The United States Supreme Court evidently needs some fixing, because, as demonstrated in its ruling late Friday in Tandon v. Newsom, the current radical right-wing majority thinks your religion is more important than my life:
The Court is serious about giving religious conservatives broad immunity from the law — so serious, in fact, that it is literally willing to endanger people’s lives in order to achieve this goal.
…California limits gatherings in people’s homes to members of just three households. This is a blanket rule, applying to people who gather in a home for any reason, regardless of whether they do so to pray, to quilt blankets that they plan to sell on Etsy, or just to socialize with friends. So, under Smith, this rule would be lawful because it treats religious and secular actors exactly the same.
Nevertheless, a majority of the Court concluded that people who wish to gather in someone’s home for religious activity must be exempted from California’s public health rule. And, although the Tandon opinion does not explicitly repudiate Smith, it defines what qualifies as a “neutral law of general applicability” so narrowly that the term is basically meaningless.
…The Tandon decision, in other words, is a signal that even conservative lower court judges need to be more protective of religious objectors — even when those objectors seek legal exemptions that could help spread a deadly disease [Ian Millhiser, “The Christian Right Is Racking Up Huge Victories in the Supreme Court, Thanks to Amy Coney Barrett,” Vox, 2021.04.12].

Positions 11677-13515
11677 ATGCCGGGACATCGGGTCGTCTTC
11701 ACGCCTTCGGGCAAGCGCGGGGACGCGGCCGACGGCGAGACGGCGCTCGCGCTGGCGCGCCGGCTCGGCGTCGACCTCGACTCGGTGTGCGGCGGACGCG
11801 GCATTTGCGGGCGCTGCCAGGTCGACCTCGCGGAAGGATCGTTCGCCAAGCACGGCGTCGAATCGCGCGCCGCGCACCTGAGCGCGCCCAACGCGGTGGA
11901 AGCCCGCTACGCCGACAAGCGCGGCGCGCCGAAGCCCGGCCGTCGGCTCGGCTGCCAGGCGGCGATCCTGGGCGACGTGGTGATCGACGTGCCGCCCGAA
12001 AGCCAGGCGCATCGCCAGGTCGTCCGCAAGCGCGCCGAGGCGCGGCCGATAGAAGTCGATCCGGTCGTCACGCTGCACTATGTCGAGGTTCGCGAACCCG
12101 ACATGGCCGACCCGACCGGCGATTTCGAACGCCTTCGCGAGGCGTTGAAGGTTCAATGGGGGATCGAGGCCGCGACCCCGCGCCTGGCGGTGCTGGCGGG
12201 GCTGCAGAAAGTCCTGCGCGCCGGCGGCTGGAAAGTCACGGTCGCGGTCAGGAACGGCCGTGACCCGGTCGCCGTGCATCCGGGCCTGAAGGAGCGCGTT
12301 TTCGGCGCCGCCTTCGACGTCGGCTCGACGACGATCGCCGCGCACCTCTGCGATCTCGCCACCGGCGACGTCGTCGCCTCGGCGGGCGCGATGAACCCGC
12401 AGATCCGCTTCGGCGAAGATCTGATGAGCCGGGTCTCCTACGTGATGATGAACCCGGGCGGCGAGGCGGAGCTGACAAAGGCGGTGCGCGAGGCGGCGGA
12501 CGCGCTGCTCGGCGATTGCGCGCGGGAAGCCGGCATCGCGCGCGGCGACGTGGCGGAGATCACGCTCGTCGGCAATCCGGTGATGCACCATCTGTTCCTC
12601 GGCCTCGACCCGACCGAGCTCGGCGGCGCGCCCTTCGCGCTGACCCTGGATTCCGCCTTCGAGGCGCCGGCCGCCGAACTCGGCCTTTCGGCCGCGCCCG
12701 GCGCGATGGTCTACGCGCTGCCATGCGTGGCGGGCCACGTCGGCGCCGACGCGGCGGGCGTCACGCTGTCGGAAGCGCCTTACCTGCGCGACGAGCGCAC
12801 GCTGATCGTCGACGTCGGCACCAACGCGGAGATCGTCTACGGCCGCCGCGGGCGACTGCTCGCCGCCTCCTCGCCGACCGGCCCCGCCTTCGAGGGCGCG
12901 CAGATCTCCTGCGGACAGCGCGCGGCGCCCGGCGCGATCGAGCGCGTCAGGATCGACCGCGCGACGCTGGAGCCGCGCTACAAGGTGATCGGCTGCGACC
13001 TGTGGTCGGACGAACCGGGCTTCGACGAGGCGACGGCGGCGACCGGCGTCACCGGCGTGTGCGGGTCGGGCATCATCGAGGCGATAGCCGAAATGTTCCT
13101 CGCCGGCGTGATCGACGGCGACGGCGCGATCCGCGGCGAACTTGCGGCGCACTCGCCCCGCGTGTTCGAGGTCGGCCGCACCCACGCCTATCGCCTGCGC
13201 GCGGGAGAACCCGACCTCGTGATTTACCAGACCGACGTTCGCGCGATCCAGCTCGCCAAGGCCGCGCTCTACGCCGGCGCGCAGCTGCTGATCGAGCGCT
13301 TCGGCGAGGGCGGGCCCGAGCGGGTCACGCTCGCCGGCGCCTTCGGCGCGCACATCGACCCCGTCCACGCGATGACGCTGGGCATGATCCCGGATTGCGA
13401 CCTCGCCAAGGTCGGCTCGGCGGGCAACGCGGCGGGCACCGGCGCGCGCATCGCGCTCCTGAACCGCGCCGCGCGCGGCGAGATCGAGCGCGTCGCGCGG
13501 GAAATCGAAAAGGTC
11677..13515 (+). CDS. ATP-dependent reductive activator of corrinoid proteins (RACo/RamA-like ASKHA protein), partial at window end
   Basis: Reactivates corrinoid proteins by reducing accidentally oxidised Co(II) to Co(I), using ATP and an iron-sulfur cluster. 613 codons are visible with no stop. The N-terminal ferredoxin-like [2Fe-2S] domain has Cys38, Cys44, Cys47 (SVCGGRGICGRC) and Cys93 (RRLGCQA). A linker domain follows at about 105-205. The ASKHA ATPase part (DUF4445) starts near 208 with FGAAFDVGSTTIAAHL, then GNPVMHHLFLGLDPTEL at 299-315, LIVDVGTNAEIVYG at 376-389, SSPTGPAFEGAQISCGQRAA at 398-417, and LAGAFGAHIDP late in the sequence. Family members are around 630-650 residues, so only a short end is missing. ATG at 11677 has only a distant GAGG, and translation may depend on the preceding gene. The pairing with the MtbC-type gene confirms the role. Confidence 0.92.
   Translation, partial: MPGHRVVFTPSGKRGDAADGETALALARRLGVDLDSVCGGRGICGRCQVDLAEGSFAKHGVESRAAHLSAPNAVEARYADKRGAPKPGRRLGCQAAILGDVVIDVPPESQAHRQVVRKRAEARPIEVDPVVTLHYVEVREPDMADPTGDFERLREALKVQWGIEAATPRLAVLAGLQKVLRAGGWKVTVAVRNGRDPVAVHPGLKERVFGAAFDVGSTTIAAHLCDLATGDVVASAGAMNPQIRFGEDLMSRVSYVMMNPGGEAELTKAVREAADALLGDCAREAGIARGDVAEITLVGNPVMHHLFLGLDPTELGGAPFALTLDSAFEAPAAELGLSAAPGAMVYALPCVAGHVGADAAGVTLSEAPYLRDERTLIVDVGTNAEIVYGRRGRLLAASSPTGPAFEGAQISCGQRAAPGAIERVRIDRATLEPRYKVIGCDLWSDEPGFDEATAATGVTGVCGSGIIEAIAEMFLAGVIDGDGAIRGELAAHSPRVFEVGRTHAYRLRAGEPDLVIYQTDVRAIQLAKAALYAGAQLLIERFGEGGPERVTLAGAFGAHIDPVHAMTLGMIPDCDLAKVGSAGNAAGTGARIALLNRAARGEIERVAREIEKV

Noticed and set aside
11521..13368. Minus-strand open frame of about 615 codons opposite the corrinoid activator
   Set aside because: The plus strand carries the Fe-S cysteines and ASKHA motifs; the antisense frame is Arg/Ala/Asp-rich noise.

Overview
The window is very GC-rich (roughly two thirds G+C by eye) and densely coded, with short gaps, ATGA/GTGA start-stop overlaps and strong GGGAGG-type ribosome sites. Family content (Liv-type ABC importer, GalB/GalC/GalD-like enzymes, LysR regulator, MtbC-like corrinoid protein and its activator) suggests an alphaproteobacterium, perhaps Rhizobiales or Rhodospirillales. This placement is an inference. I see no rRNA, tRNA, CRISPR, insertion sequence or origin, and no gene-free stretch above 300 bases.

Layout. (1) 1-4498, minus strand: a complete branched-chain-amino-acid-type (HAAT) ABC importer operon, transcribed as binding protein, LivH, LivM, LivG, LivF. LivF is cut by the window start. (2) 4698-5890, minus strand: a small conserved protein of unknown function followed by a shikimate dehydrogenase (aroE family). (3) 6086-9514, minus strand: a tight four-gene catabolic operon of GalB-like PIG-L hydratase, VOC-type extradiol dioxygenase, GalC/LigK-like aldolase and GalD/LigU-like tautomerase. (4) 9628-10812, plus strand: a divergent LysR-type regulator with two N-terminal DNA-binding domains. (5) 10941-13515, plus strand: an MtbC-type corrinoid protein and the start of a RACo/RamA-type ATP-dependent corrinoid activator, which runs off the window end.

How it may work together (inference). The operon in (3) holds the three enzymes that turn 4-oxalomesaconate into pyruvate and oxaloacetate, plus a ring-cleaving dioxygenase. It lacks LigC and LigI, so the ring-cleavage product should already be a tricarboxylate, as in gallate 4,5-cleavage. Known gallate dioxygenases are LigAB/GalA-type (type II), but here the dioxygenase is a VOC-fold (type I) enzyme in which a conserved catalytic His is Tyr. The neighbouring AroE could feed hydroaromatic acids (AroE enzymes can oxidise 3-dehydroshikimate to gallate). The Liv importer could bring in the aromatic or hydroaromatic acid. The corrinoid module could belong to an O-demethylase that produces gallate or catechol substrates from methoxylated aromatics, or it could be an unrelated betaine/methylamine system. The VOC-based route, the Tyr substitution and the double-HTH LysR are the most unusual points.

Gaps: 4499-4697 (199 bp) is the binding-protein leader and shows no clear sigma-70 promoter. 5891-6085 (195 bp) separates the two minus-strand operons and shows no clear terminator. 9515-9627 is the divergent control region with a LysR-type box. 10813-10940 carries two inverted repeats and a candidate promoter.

I do a pretty good job of co-existing with my non-atheist friends and neighbors. But when religionists who claim to be distinctively “pro-life” derive from their reading of their holy texts a mandate to behave in ways that endanger life—not just their lives, but the lives of all the rest of us who are still taking precautions and making sacrifices to beat back a global pandemic—I have to question their understanding of and commitment to their professed and vaunted religious principles. By congregating in groups in violation of public health orders—and in this case, in overturning public health orders for the sake of religioous activity for which non-in-person alternatives are available—are you really worshipping the Lord, or are your worshipping yourselves and your selfish motives?